By Foot

  1. Find the M8 exit of the Taipei main station.
  2. After getting out of the M8 exit, walk along Gongyuan Rd. Remember to walk in the opposite direction to the Taipei main station. You are supposed to walk pass a convenient store called 7-eleven and a park.
  3. Turn left at Changde St. Walk along Changde St., and the west site is on the left hand side and the east site is on the end of the road.

Local Transportation


The MRT system would be the most convenient trasportation available. The NTUCM and NTUH are at the MRT NTU Hospital station, which is also near the MRT Taipei Main Station. (Please refer to the Route of Taipei MRT)

Train/Highseed Railway

If you want to go somewhere that can't be reached by MRT system, you may walk to the Taipei main station, which would only take you 5-10 minutes to walk to from the hospital, and take the trains of Taiwan railways (TRA) or of Taiwan High Speed Rail (HSR). The former ones (TRA) run slower but cost less, while the latter ones are the fastest trains in Taiwan and cost more. 

The Jing Fu Tunnel

Jing Fu Tunnel is a tunnel connecting the Old (West) and New (East) Buildings of NTU Hospital, it is a good way to stay dry during rainy or stormy days that occur often in Taiwanese summers. You can refer to the 1F plan guide of the west site building and find the tunnel between 2E and 3E (it is named Jing Fu Passage in the picture.) The following is a detailed (and also lengthy) instructions of how you can find the tunnel. If you find it troubling, don't waste your time trying to memorize the route, just grab any medical students you meet in NTU hospital for direction while you're here.

Directions (from the Old building to the New Building)

Please refer to the pictures displayed for each step, or you may get lost and find yourself in Hogwarts (which like NTU medical school, incidentally, also takes 7 years to graduate)


Step 1: When you enter the Old (West) Building and are standing in the lobby foyer. Notice the pillar behind the red sign (red sign may not be there when you are there). Go straight behind that pillar and find the corridor.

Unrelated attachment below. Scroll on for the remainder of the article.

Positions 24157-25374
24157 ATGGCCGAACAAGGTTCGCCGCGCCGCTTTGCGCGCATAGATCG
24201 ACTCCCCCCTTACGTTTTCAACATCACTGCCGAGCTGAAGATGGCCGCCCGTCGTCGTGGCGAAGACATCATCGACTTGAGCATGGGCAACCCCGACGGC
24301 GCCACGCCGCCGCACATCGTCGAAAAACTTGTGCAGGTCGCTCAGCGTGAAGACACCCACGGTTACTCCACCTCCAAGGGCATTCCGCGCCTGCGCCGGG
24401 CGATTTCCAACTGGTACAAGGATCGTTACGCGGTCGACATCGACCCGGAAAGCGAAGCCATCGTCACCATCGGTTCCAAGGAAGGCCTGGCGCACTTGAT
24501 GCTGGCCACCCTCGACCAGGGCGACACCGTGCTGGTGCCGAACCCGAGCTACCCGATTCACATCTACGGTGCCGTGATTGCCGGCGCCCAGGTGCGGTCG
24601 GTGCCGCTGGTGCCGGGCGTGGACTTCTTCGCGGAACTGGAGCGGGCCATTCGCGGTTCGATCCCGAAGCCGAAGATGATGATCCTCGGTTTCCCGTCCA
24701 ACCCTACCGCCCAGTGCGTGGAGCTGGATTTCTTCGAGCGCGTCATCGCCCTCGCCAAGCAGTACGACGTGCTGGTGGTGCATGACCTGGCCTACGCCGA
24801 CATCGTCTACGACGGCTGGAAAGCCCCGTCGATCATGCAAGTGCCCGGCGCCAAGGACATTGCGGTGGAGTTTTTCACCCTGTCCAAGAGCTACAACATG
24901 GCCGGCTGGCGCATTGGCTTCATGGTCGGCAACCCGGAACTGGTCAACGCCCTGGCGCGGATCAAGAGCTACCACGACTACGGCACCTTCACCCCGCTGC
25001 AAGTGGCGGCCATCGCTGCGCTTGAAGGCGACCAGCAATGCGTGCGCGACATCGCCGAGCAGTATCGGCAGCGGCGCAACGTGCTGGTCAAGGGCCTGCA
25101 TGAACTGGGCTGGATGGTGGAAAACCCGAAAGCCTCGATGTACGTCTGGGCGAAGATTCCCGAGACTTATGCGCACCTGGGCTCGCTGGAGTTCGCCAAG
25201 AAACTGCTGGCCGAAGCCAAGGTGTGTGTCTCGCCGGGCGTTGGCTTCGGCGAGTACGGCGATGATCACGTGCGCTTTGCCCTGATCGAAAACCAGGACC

Step 2: Go to the end of this corridor and turn (look) LEFT.

Step 3: Immediately turn right onto the corridor you see in Picture 3 and you’ll find the corridor. 

Step 4: Go to the sign shown hanging from the ceiling.

Step 5: The bottom of the picture shows where to enter the Jing Fu Tunnel

Step 6: Enter this tunnel.

Step 7: Go to the end of the tunnel for escalator and take it down 2 flights.

Step 8: Keep going straight at the end of the escalators down and find this tunnel in Picture 8. Go straight and find escalators going up at the end.

Step 9: At the end of the escalators keep going down the only path. Find the sign in Picture 9 and follow the arrow to the Lobby.

Step 10: When you see the Center for PET, turn right.

Step 11: Picture 11 is what you see when you turn right at the previous step. Go down the corridor on the right (where the man in black is staring to) until you reach what you see on Picture 12 on the left. Follow the man in black (and all the commotion) and you’ll reach B1 of the new building where the cafeteria is. Congratulations, you have reached the New Building!


Cultural Workshop

We would hold some interesting cultural workshops on the weekend (or on the evenings of weekdays). For example, exchange students can learn to write in Chinese calligraphy and make themselves beautiful souvenirs. Or we can make dumplings, which are a kind of traditional Taiwanese food, and savour our own products.

City Tour

  • Cultural Landscape

There are many cultural treasures and also tourist attractions in Taipei. For example, the National Palace Museum is a must see which holds so large a collection that takes decades to be displayed.

  • Savouring Gourmet

It is such a pity that exchange students would only have one month to taste all the delicacies in Taiwan. There is just way too much delicious food to savour!! We would take incoming students to night markets and other must-visit dining places to make the most of their one-month stay